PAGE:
Making sure your bike and helmet fit properly helps keep you injury free.
Cycling can be a real pain in the neck. And back. And knees.
But it doesn’t have to be.
A lot of it comes down to if you’re fit – and how you sit.
Seated on a bike, “you’re in a unique position,” says Dr. Carolyn Kienstra, one of the leaders of the University of Miami Sports Medicine Institute’s Endurance Program. “It’s not a position that most people spend much time in, normally. And when you’re on the bike, you can spend a long time in that position. So it can definitely affect everything from your neck and back to your knees and hips and ankles.”
In its defense, biking can offer health benefits like no other. It’s great for your lungs and legs and heart. Road biking also avoids the joint-jolting impact of other forms of cardio (I’m looking at you, running.).
But, oh, riding can still make you suffer. From your head to your toes – literally.
OH, MY ACHING …
Neck: If your neck hurts, it could be your hands’ fault. Or, more precisely, your handlebar’s. Improper positioning can affect your alignment and force you to constantly crane your neck so you can see where you’re going and watch out for cars (which is always important, but we’ll get to that in a minute).
There’s even a thing called Shermer’s neck, named after the poor schmo whose neck muscles got so strained in the 3,000-mile Race Across America that they flat gave out. His teammates had to construct a brace out of bungee cords to hold his head up. Really.
Back: Back pain could be your butt’s fault. As in where you put it. If the saddle’s too low, it could cause compression injuries. Too high and you could end up overstretching.
Then again, it could be you. Flaws in posture and stability take their toll. Forward bend in the lumbar can lead to lower back pain.
Knees: Your butt could be to blame here, too. If the pain is in the back of the knee, anyway. If your seat’s too high, it throws off the dynamics of your leg muscles. Overextension affects flex, equals pain.
Front of the knee? Your butt again. Too low this time. Or too far forward. That can cause tightness in the hamstring or the Iliotibial band. The results are the same. Tight hamstring can make the quadriceps overcompensate, tugging the patella – the kneecap – wrong. A tight or inflamed Iliotibial band does the same thing.
Feet: It could be your cleats or pedals. If the ball of the foot doesn’t line up right, it can put excess pressure on your toe flexors. That, in turn, can overtax the plantar muscle. Do it enough and, bingo, you got foot arch ouch!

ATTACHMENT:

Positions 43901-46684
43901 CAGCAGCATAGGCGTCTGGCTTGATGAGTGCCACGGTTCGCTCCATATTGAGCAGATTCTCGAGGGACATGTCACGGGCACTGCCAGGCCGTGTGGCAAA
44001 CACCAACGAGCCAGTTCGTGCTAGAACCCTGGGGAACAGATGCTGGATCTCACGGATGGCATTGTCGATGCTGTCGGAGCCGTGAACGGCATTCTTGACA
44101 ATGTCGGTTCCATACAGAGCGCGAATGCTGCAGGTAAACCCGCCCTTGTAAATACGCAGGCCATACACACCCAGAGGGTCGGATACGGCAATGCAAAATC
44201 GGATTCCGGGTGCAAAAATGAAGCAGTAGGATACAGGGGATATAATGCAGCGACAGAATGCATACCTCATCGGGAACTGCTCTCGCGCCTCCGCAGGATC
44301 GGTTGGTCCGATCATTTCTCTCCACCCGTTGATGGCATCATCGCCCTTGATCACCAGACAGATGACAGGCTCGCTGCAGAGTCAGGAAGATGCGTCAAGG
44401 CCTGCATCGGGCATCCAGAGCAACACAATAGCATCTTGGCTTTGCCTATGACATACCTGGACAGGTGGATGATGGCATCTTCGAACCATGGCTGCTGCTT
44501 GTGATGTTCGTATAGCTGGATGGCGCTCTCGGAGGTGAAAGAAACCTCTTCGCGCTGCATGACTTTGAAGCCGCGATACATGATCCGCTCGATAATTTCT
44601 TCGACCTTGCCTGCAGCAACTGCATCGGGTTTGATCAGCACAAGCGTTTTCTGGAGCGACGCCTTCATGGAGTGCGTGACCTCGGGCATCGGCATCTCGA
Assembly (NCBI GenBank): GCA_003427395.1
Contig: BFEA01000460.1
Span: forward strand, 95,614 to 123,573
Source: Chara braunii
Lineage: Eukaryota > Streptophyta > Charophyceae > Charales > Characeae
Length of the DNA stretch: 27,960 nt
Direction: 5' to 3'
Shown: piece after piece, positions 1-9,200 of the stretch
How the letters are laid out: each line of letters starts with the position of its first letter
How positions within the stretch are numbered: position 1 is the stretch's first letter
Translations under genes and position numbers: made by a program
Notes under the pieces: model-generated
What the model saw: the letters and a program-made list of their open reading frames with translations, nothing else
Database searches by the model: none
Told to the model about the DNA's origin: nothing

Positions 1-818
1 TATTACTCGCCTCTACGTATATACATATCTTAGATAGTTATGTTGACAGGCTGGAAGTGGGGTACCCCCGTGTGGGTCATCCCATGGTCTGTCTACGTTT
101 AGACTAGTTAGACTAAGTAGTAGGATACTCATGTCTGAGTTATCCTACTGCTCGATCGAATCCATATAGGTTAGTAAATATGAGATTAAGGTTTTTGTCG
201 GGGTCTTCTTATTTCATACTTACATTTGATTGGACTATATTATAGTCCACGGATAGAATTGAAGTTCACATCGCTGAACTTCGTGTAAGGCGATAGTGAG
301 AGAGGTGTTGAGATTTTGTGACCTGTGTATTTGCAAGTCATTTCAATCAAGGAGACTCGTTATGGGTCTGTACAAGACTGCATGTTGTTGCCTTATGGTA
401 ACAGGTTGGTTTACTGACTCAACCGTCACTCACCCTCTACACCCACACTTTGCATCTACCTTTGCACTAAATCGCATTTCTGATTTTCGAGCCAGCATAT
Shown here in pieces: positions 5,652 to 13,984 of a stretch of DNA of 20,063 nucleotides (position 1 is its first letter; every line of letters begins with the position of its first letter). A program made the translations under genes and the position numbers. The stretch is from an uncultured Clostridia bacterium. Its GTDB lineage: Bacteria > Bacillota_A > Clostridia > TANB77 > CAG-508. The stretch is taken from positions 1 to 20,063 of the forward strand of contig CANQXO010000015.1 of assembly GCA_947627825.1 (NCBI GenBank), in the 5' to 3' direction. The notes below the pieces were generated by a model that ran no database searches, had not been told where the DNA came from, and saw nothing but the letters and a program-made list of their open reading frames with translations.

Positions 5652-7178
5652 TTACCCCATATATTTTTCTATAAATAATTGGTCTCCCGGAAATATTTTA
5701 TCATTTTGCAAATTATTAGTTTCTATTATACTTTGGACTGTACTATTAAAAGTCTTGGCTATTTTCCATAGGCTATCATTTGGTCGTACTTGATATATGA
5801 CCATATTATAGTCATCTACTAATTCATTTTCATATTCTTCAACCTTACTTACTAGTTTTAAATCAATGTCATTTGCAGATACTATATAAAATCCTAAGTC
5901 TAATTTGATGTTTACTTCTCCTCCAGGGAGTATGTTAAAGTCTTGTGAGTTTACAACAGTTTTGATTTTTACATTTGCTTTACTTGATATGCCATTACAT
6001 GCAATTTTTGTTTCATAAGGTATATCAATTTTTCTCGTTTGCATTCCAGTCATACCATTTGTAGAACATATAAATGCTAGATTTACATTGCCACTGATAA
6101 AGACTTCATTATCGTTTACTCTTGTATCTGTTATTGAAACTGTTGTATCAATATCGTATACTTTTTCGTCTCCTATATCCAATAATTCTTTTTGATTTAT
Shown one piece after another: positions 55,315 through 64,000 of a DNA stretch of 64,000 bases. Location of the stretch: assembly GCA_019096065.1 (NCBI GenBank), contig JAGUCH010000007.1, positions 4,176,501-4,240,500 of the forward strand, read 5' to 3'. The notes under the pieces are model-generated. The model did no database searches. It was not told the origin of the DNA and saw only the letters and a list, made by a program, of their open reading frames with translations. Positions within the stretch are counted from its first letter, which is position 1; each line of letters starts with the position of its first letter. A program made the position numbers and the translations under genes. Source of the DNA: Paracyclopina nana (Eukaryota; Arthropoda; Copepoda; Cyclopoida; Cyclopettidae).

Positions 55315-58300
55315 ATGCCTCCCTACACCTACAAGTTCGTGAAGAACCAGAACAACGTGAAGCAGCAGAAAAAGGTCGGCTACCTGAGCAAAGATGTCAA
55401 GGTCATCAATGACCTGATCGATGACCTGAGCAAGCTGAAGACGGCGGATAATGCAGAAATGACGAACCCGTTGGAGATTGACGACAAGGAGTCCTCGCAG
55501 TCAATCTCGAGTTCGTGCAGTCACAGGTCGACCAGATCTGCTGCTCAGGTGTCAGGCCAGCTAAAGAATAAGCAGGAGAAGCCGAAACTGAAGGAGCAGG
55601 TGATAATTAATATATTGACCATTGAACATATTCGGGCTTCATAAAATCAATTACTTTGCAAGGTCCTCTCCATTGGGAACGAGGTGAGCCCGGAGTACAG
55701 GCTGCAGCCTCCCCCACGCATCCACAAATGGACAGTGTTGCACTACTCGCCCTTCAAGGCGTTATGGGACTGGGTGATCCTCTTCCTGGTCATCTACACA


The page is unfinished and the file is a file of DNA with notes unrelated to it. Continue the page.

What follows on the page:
MAKING IT PAINLESS
The fix to almost all of the above: Getting your bike fitted to you. Go to a pro, says Kienstra. The people at a good cycling shop can help you set up your bike so it’s right for you. And they’ll do it again and again if they have to.
“You want the right position – a position that doesn’t cause pain for you,” she says. “Really it’s a dynamic process. You need someone that you feel like you can go back and forth to a couple of times and say, ‘You did this bike fit but I rode and my back really hurt. What can we adjust?’”
Your fitness counts, too.
A strong core – abs, back, and glutes – are key, says Kienstra: “keeping all of that strong so that you can maintain that stability and good posture while you’re on the bike.”
But none of that matters if you don’t take care of your head. Concussions, or worse, are a real possibility if you fall off your bike. Or if you get hit by a car.
So wear a helmet. Always.
At any age.
“A kid who learns at a young age to wear a helmet and that’s just part of biking, just like brushing your teeth, then it’s a lot easier when you’re an adult and the first thing you do is put on a proper helmet,” says UHealth’s Dr. Gillian Hotz, PhD, director of the KiDZ Neuroscience Center and the Concussion, WalkSafe and BikeSafe programs.
Keyword: proper. That means it fits right, too.
“The helmet has to fit well and you can’t have it leaning too far forward or too far back,” she says. “You have to have the two-finger rule. Two fingers above your eyebrows and your ear. Your chinstrap has to be set up properly and snug.”
And play it safe.
Follow the rules of the road. Stop for lights and stop signs. Signal when turning. Traffic laws apply to you, too.
Be visible. Be predictable.
And, always – Always! – watch out for cars. They may not be watching out for you.